- Confirmed cases: These are usually laboratory confirmed cases, e.g., persons who attended a school's teacher appreciation luncheon on September 6, 2010 who had Salmonella isolated from a stool culture. Confirmed cases are best, because they are the most definitive. For most infectious diseases there will be a considerable number of infected people who have only mild symptoms (mildly symptomatic) or no symptoms at all (subclinical cases), and correctly identifying them as cases will rely on laboratory testing.
- Probable cases: These usually have characteristic clinical features of the disease, but lack laboratory confirmation, e.g., persons with bloody diarrhea who attended a school's teacher appreciation luncheon on September 6, 2010, but without laboratory confirmation.
- Possible cases: These have some of the clinical features, e.g., abdominal cramps and diarrhea (at least three stools in a 24-hour period) who attended a school's teacher appreciation luncheon on September 6, 2010.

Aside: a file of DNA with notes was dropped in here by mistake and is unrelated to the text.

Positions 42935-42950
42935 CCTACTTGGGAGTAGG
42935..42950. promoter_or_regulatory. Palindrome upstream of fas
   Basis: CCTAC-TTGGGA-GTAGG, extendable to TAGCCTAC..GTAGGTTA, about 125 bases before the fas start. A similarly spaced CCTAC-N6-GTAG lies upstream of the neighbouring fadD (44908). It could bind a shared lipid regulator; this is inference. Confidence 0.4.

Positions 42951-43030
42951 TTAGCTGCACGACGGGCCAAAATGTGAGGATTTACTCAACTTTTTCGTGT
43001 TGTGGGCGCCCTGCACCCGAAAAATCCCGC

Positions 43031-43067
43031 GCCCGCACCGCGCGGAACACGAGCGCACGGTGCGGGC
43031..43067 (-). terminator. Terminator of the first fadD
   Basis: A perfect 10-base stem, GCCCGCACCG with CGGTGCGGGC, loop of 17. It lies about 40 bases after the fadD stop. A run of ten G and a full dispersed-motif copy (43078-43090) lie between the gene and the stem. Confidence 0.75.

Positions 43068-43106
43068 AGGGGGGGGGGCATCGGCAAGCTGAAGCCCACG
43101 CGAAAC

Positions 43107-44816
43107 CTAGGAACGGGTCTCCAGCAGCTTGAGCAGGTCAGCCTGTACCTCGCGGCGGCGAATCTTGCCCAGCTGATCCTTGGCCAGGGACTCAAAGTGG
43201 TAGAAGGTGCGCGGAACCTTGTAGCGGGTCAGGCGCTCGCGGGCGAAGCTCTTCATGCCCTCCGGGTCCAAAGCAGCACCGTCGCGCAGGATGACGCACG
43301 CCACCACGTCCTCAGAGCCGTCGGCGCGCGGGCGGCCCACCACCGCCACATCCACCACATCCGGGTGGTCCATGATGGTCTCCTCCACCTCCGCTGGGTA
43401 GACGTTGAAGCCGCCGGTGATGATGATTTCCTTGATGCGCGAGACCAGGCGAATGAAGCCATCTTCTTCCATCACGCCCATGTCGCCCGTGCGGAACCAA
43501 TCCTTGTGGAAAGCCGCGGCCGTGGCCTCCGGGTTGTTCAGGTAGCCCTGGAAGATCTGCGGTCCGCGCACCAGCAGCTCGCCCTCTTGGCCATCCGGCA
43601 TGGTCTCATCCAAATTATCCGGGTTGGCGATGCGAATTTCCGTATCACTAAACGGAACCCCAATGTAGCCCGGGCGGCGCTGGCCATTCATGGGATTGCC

Once a case definition has been established, there should be a concerted effort to identify as many cases as possible in order to accurately establish the magnitude and scope of the outbreak. The cases that are reported to the state and local health departments may represent only a small fraction of the total cases for the outbreak. Therefore, in addition to cases identified via passive surveillance (i.e., cases that self-report or are reported to the state and local health department by physicians' offices, clinics, hospitals, and laboratories) it is often fruitful to conduct active surveillance by calling hospitals, laboratories, clinics, and physicians offices in order to identify potential cases that otherwise would have gone unreported. As cases are identified, it can also be useful to ask them if they know of others who are similarly affected, e.g., family members and acquaintances. Occasionally, investigators will try to identify cases by posting notices in the media. These serve the dual purpose of alerting the public about potential hazards and identifying possible cases that have already become ill. For more information on case finding see Case Finding and Line Listing: A Guide for Investigators.